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Gear Up For Your Spring Garden!

The winter can start to feel quite long this time of year – especially with seemingly endless winter vortices, storms and bitter cold – but Spring planting, gardens, and produce are just around the corner!

If starting seeds indoors, now is the time to start your broccoli, cabbage, cauliflower, celery, lettuce, and eggplant! As soon as the soil can be worked, spinach and parsley seeds can be tossed in the ground! This week we’re talking about different ways to obtain and grow your own local produce.

Find help in growing your own produce through your local county horticultural department!

In the Green Bay, WI area go to https://www.co.brown.wi.us/ and navigate to Departments/ UW-Extension area you will find tons of resources like classes and articles to help you with gardening needs (and a lot of community resources that you may not even know about!).

There is specifically a page for Urban Horticulture and Natural Resources Program which has weekly articles and resources for soil testing, plant identification, and more.

Find Local Produce Through a CSA:

What is a CSA? In Consumer Supported Agriculture (CSA), a farmer offers a certain number of “shares” to the public in return for a seasonal fee of anywhere from $350-$700 depending on the farmer and program.

Shares typically consist of a box of produce, but other farm products may also be included like jams, baked goods, eggs, soaps, herbs, and more! Many farmers will team up with other local farmers or businesses to provide the largest selection of fruit, vegetables, animal, and/or dairy products they can.

Now is the time to get signed up! Typically farmers take a survey from their pledged consumers before the planting season so they can be sure to provide as much of the things you want as they can. What could be better??

You can find local CSA’s by searching www.localharvest.org. Wisconsin members check out the CSA delivered right here to Ellipse Fitness Allouez! Healthy Ridge Farm, now offering ½ shares too!

Read our past blog post on CSA’s here!

Get to Your Local Farmer’s Market!

Not sure where to find one close to you? Check out localharvest.org and click on Farmer’s Markets where you can search your city or zip code to see a map and listing of markets near you!

The Green Bay WINTER Farmer’s market, weekly at the KI Center, just wrapped but, keep an eye out next season to satisfy your needs for local products when it is frosty out!

Community Garden Blitz!

In the Green Bay area, the Brown County UW Extension teams up with New Leaf Foods with a program called Green Bay Garden Blitz, to provide the resources and knowledge of urban gardening by selling and installing raised garden beds, with the help of volunteers, at a low cost ($175 for an 8’x4’ rot resistant box including delivery, installation, and soil)!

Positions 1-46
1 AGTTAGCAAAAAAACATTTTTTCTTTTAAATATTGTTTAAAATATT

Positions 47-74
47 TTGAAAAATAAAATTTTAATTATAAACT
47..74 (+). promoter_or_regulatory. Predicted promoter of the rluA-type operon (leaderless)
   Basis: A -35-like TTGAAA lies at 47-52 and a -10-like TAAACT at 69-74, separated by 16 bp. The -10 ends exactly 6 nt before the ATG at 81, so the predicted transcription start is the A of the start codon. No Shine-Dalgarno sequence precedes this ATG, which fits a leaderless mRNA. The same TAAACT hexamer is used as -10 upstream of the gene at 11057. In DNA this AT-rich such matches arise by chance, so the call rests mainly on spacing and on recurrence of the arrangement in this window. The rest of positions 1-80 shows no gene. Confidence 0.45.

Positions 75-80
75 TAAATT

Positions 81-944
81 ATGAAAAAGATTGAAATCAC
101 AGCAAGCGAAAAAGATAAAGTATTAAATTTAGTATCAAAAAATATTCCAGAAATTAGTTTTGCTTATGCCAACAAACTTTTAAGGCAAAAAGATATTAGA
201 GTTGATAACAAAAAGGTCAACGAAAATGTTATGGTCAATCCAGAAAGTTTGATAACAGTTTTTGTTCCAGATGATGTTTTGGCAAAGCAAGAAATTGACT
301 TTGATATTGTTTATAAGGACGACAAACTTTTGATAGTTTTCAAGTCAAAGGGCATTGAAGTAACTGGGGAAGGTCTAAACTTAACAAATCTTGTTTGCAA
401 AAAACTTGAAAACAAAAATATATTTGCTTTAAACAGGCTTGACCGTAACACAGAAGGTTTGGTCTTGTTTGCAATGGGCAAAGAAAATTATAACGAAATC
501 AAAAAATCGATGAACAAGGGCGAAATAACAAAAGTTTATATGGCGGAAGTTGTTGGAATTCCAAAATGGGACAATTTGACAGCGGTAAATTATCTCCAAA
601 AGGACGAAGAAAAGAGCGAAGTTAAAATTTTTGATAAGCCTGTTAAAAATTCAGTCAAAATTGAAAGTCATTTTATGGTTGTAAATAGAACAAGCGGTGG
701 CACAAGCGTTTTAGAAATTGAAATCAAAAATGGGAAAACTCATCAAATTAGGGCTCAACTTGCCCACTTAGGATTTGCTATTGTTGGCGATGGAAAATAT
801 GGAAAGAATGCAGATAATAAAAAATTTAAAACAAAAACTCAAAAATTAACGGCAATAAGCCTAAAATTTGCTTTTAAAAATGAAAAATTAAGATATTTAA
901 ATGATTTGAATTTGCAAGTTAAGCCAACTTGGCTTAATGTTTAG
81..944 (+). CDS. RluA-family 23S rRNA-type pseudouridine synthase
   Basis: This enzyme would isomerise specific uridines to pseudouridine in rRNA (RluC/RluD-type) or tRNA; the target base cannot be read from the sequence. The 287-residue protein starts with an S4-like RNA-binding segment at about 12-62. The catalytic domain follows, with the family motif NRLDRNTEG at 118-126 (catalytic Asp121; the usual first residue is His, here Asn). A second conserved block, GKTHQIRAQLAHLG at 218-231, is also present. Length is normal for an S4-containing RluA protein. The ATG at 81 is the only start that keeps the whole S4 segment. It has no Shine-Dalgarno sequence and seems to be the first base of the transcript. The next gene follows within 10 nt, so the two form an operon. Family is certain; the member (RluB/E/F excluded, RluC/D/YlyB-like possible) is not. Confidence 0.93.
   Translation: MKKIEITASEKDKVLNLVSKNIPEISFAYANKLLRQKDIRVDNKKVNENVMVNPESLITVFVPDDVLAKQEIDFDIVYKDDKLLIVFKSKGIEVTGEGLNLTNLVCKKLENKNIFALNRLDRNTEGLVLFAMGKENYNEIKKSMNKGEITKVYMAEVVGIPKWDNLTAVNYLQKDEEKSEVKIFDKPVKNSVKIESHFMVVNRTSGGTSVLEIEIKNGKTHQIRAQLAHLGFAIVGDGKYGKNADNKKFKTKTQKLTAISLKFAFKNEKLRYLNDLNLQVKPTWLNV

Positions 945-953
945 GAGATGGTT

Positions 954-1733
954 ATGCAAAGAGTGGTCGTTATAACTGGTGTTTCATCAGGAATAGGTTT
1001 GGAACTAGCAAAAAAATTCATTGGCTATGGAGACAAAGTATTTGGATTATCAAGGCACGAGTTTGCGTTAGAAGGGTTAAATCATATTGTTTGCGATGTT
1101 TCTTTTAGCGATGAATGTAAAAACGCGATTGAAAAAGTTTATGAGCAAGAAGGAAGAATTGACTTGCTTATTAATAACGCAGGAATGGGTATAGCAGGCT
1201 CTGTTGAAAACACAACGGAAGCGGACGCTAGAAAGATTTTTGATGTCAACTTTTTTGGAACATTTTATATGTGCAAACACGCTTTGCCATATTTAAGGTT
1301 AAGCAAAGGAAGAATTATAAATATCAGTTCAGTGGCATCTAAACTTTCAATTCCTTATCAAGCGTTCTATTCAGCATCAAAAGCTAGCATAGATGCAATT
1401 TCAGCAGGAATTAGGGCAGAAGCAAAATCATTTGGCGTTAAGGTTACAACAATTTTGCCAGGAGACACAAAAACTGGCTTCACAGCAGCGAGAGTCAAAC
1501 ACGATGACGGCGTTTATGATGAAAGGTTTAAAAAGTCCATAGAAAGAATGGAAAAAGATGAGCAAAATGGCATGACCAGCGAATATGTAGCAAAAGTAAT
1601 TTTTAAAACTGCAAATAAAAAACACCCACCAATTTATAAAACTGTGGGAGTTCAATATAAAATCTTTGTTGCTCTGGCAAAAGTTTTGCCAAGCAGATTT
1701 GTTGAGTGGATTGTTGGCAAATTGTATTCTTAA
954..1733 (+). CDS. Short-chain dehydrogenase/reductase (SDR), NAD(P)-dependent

They also provide experienced gardener mentors for new growers. Since 2014, 547 gardens have been built in Green Bay through this program. This year even local public schools will benefit from boxes being installed at school locations allowing classrooms to learn first-hand about healthy food and nutrition (www.newleaffoods.org).

Plant-Based Eating Tips and Recipes!

It’s no longer a secret that shifting towards plant-based/whole foods eating, which minimizes processed foods, is best for your overall health.

Plant-based eating limits, or eliminates, animal products and focuses on fruits, vegetables, legumes, seeds/nuts, and whole grains which provides higher amounts of many vitamins, minerals, and antioxidants. Many think of vegetarian’s when they think of plant-based eating, but there are numerous varieties of eating plant-based. This week we’ll look at the differences among them and maybe find a plant-based style that works for you!

But FIRST: To kick off your New Year, today’s mission for you is to go through your cupboards and toss, donate, or give away all those foods that do not fit your health and fitness goals – and start anew! Don’t worry, we’ve got you covered with some healthy recipes too!

Which Plant-Based Diet is Right For You?

No matter who you are, we believe the majority of your diet should be plant-based. Now, that doesn’t mean you can’t be healthy eating animal products, just that we should strive to allow plants to make up the majority of our calories and nutrition. Let’s discuss some varieties of primarily plant-based diets:

Vegetarian

Even within this meat-less category there are numerous forms:

Lacto-Vegetarian – Including dairy products such as milk, yogurt, cheese, etc.

Ovo-Vegetarian – Including eggs only

Lacto-Ovo-Vegetarian – As you may have guessed, lacto-ovo-vegetarians exclude meat but allows for dairy and eggs.

Pescatarian

Essentially, vegetarians that exclude dairy and eggs but do include fish. Fatty-fish, like salmon area great way to get your omega-3’s in. For the most benefit, look for wild caught salmon vs farmed.

Not a big fish fan? Try Sea Cuisine which offers sustainably caught seafood with a variety of tasty flares like Mediterranean crusted salmon, tortilla crusted tilapia, and summer herb crusted cod. They also offer non-crusted fish like blacked Cajun salmon. Available in most grocery stores in the frozen fish area.

Flexitarian

Flexitarians are “casual” vegetarians that occasionally eat meat, fish, dairy and/or eggs. For many it is hard to make the switch altogether away from animal products and still adequately meet nutritional needs – at least until they figure out strategies and recipes that allow them to do so. Not everything has to be a clean break!

Vegan

While veganism and vegetarianism crossover much of the same territory – veganism tends to take things to another level by even excluding products from insects – like honey for instance – and in some cases branching beyond what goes in your mouth and abstaining from using non-dietary animal products like wool.